After I ask her a few more questions, she starts opening up about how her dad has been in and out of her life (more out than in it turns out), and she feels like part of her problem (I would say 90%) is that she really wants him to be a part of her life.

Strike three, I'm officially an awful person.

I won't give any more details about the meeting, but I felt pretty terrible when she left. It was like receiving a back hand across the face from God. It was like I could hear him saying, "Dude, you have a way to go in the love and compassion areas, snap out of it moron...oh yeah, and I still love you, but you suck at humility." As the girl talked to me and opened up, I didn't see a juvenile delinquent (like I expected), I saw a girl who needs a daddy. I saw a girl who really feels unloved by her dad. I saw a girl that really needed to get some stuff off her chest. I saw a girl who is truly seeking for wholeness, whether that's how she would state it or not. I left her my email address and told her to email me if she ever needs to just rant and rave and cuss or whatever. My sincere hope is that she takes me up on that offer. I want her to find the love that she seeks. I want her relationship with her dad to be healed. If God chooses me to be a part of that process, great, but at this point, he could probably find someone better.

Sorry God. Sorry to the girl also, in the event that you stumble upon this blog.

9:45 AM

You should probably read this book

Posted by Brad Polley |

I'm reading "Stumbling Toward Faith." It's written by a woman who, as a child, was repeatedly raped by her "Christian" father while he recited the Lord's Prayer and sang hymns. How's that for messed up? Oh yeah, and to top it all off, he said that it was happening as a punishment for her sins. Wow, there are no words to describe someone who is that evil.

The thing I'm finding very intresting in this book is her retelling of church experiences. She's tried a little bit of everything, and nothing seems to really fit. Christians have said some horribly ridiculous things to her by trying to give her "answers" as to why these things happened in her life. The problem is that there are no answers at all. There isn't an answer that will suffice. This book, besides being an intriguing read, is giving me some great insight in dealing with problems. I have students come to me periodically with their stuff. Sometimes it's your garden variety, "I'm in high school and my life sucks" type of stuff, but I've had much more serious situations brought to me. I've long been an advocate of shying away from easy answers to life's problems. The book is giving me great insight as to what people in severe situations are thinking. I recommend it.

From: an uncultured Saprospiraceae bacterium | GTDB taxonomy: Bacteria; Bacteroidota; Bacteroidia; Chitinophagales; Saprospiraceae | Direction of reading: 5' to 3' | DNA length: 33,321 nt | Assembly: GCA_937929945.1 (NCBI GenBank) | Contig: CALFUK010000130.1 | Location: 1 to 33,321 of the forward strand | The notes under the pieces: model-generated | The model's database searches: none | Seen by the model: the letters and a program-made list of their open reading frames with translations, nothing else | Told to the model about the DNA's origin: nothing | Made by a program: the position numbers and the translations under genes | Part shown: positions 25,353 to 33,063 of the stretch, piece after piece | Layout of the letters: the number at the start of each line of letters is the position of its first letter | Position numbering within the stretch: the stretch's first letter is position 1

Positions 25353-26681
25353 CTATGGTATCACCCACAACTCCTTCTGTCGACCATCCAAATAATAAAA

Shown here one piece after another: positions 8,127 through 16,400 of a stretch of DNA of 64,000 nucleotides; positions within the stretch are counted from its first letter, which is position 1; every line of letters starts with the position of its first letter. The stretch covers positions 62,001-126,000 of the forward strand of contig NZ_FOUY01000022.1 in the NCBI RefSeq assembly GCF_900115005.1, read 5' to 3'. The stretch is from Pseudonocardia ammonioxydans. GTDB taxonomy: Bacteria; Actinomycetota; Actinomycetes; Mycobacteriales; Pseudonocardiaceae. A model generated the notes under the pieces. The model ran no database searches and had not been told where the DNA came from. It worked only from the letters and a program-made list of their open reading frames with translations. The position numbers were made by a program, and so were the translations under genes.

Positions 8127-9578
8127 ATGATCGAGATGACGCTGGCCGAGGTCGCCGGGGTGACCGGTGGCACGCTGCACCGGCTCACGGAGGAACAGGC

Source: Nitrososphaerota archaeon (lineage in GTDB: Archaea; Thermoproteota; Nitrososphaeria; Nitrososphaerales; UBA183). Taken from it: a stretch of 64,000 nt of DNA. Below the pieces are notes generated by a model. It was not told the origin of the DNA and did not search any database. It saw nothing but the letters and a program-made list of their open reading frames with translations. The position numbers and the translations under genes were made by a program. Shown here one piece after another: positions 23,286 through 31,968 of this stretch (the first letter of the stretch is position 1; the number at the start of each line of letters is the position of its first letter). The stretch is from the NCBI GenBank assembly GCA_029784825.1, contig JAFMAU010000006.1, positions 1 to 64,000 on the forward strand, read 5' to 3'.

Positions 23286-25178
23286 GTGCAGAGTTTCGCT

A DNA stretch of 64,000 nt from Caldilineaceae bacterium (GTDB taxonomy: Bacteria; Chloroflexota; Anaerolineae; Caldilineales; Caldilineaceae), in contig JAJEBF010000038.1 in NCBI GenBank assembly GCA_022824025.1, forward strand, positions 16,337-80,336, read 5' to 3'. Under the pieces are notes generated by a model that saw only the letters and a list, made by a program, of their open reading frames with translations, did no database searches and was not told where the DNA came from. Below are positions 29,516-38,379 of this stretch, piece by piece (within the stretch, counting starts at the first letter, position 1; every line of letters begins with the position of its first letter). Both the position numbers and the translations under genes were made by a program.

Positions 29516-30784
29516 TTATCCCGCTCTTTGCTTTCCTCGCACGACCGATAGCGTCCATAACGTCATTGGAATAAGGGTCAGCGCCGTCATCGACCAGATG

11:50 AM

My new hero

Posted by Brad Polley |

This is hilarious.

He may not get an "A" in the intelligence department, but you have to admire his ingenuity and drive.

2:41 PM


Posted by Brad Polley |

Let me just say right off the bat that I have no problem with people wearing crosses. If people want to wear it as jewelry, far be it from me to stop them. For a great many people, the cross is a symbol of an inward change that has taken place in their lives . For many, it is a symbol of liberation from an addiction. For some, it's just a really expensive gift from a boyfriend/husband who's trying to buy their affection (actually, I think I do have a problem with this one, but whatever). I don't personally wear one and probably never will, but I have my own reasons. Just know that I'm not throwing stones at people who decide that they want to wear one or get one tattooed on any number of appendages/quadrants of the body.

Let me tell you what I think of when I see a cross. I think of a guy who said the wrong things to the wrong government. I think of a guy who fought against the religious establishment, and they fought back violently. I think of a guy who was tired of seeing the people he loved being oppressed, so he did something about it, he died for it. I think of a guy that started a movement that even the most corrupt and evil governments or individuals are powerless to stop (in the words of Ben Harper, "You can kill the revolutionary, but the revolution you can never bury"). I think of a guy who knew I was destined to die for all of the times I miss the mark and he said, "Not today, let me." I think of a guy who actively pursues me and invites me to return when I'm in one of my obstinate and dry seasons. I see the death that I have to die if I really want to live. What do you see?